Trouble-Shooting DNS Client Issues
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A User calls you on the phone and tells you that she cannot get to the internet.
As you know part of a sys. admin job is helping out your users when they can’t get to the internet. For many employees, a lot of their work is done from the internet, so chances are she needs her connection up and running as soon as possible.
The question that should come to your mind, is. Does this mean that there is a problem with our network or is this a problem with the user’s machine?
- You go to the user’s computer, open a command prompt and try to recreate the problem by typing ping google.com. You cannot ping google.com. So, does that mean the whole internet or network is down? Or is there something wrong at the local ISP?
You ask the other users and they can all get to the internet.
So, the problem is probably not the network or the internet.
- If you have been listening to the lectures by now you know that DNS allows you to get to a target destination by using a name. Because that is what Domain Name Service does it translates that name to an IP address.
- So now if I type ping 184.108.40.206, which is googles public DNS server.
- But before I press return, let’s think about this, if I cannot ping google.com by name but I can ping google.com by IP address, what would the problem be? I think we could say that it starting to look more like a DNS name resolution issue. So, now we have effectively narrowed down our list of potential causes of this problem to a possible name resolution issue.
- And I see that I can ping 220.127.116.11
- So, I am failing to reach google by its name but successfully reaching google by its IP address. Again, more evidence of a name resolution issue.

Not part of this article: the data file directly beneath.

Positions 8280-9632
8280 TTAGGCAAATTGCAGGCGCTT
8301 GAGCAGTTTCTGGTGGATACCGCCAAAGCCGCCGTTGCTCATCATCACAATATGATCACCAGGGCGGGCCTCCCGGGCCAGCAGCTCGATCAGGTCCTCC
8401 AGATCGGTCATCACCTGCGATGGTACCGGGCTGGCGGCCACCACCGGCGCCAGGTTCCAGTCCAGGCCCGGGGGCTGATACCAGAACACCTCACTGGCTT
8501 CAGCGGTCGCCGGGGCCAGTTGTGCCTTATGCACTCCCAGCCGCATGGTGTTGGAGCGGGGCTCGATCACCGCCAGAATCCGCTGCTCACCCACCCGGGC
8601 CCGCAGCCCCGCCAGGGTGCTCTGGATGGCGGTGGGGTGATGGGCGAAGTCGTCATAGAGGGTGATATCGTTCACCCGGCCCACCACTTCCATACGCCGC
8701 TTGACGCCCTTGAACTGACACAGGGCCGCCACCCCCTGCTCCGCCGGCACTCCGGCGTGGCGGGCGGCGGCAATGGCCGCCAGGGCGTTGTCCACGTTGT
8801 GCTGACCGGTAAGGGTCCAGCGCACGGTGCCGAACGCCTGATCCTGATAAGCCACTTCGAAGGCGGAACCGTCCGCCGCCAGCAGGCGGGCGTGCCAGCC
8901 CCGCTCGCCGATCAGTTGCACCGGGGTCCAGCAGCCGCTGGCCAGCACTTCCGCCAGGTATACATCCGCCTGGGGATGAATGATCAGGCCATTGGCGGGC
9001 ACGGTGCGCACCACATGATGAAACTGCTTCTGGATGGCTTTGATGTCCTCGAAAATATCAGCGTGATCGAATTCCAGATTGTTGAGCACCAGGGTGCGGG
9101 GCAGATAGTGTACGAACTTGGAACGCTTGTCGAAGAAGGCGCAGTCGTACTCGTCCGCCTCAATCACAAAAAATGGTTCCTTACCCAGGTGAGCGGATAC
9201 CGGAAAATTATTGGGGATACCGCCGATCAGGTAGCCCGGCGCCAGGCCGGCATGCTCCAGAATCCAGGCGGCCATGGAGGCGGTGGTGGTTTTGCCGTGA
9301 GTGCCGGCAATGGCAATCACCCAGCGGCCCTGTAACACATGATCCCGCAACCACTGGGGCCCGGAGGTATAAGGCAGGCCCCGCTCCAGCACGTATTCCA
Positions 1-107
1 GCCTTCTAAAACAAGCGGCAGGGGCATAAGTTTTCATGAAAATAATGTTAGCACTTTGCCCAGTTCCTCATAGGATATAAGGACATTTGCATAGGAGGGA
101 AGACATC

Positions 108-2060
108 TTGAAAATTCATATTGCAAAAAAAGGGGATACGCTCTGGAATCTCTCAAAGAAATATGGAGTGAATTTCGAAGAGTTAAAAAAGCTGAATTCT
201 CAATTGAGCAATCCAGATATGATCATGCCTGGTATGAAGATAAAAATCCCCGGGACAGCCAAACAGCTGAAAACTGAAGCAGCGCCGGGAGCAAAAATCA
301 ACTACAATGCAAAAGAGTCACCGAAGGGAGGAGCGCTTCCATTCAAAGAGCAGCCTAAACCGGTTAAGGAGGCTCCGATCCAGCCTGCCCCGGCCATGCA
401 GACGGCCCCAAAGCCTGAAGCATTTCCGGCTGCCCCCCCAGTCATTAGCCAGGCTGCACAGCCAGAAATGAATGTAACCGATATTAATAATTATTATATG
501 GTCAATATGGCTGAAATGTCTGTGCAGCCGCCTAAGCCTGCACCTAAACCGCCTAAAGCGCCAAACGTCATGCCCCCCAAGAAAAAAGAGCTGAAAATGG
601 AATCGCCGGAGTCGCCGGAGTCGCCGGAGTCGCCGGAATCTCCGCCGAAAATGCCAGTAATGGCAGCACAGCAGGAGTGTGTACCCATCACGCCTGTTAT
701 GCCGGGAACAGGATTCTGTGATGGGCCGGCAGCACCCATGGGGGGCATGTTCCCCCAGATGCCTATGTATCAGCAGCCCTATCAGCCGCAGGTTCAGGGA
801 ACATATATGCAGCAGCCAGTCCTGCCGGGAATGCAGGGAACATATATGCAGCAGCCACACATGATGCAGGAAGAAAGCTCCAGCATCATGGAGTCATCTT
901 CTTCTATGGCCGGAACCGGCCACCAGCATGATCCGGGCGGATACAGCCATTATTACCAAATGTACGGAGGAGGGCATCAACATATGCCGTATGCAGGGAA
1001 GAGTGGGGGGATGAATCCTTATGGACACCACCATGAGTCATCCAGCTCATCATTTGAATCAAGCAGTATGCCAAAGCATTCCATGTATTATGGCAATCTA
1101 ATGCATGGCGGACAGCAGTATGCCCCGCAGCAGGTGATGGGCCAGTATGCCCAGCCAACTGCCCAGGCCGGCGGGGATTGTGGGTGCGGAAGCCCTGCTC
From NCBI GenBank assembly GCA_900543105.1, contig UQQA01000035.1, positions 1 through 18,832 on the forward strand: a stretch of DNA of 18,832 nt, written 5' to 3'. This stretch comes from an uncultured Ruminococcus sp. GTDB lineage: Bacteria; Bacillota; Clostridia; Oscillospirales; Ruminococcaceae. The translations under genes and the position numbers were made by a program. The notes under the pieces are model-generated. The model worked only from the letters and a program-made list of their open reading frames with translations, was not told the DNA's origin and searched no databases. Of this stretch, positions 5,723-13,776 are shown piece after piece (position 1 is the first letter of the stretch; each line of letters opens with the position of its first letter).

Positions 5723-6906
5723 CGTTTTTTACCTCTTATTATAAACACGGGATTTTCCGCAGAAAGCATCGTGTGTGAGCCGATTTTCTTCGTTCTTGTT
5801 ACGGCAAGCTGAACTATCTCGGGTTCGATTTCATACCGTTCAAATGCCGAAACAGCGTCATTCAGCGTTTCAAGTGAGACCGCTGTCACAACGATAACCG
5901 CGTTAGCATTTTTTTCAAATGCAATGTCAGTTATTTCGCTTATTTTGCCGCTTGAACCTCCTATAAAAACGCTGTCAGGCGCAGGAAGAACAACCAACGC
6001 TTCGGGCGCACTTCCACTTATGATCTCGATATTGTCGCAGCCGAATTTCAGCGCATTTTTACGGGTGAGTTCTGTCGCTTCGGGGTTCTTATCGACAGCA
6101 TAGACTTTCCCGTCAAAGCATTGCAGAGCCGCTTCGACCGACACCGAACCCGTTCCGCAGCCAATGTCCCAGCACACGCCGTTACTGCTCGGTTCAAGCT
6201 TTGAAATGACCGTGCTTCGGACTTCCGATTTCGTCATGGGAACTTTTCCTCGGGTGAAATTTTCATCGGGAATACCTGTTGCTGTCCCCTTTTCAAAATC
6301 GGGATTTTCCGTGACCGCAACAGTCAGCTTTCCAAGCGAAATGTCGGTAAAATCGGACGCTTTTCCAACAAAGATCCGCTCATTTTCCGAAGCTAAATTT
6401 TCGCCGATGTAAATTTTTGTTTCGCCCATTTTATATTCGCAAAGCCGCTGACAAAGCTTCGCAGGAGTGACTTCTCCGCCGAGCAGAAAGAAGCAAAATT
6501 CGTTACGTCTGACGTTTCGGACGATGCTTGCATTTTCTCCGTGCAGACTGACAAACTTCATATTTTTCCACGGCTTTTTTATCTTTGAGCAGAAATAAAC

- How can we check this? From the command prompt type ipconfig /all
- The question is what is this machine using for DNS name resolution?
We can see that the DNS server is set to loopback, which is 127.0.0.1.
This effectively means that name resolution has failed because the computer is looping back to itself, and cannot get to the proper DNS server to resolve the name google.com.
- How can we fix this?
Right click on our network icon, click Open Network and Sharing Center, click Ethernet, click properties, then click Internet Protocol Version 4 (TCPIP/IPv4), then click properties.
Here is the problem, the loopback address is configured for our Preferred DNS server.
Click in the box and type the correct IP address of our Domain Controller/DNS server
ITFDC01, which is 192.168.0.10
- Now let’s open a command prompt and type ping 18.104.22.168. We see that works now type google.com and we are getting name resolution. Now bring up Internet explorer and we see that is working as well.
- Trouble shooting is a skill that you will develop with time. Always when you first start with any trouble shooting issue it may seem difficult at first to solve the problem. A good troubleshooter is someone that is skilled at narrowing down the possibilities until you find one solution that fixes the problem.
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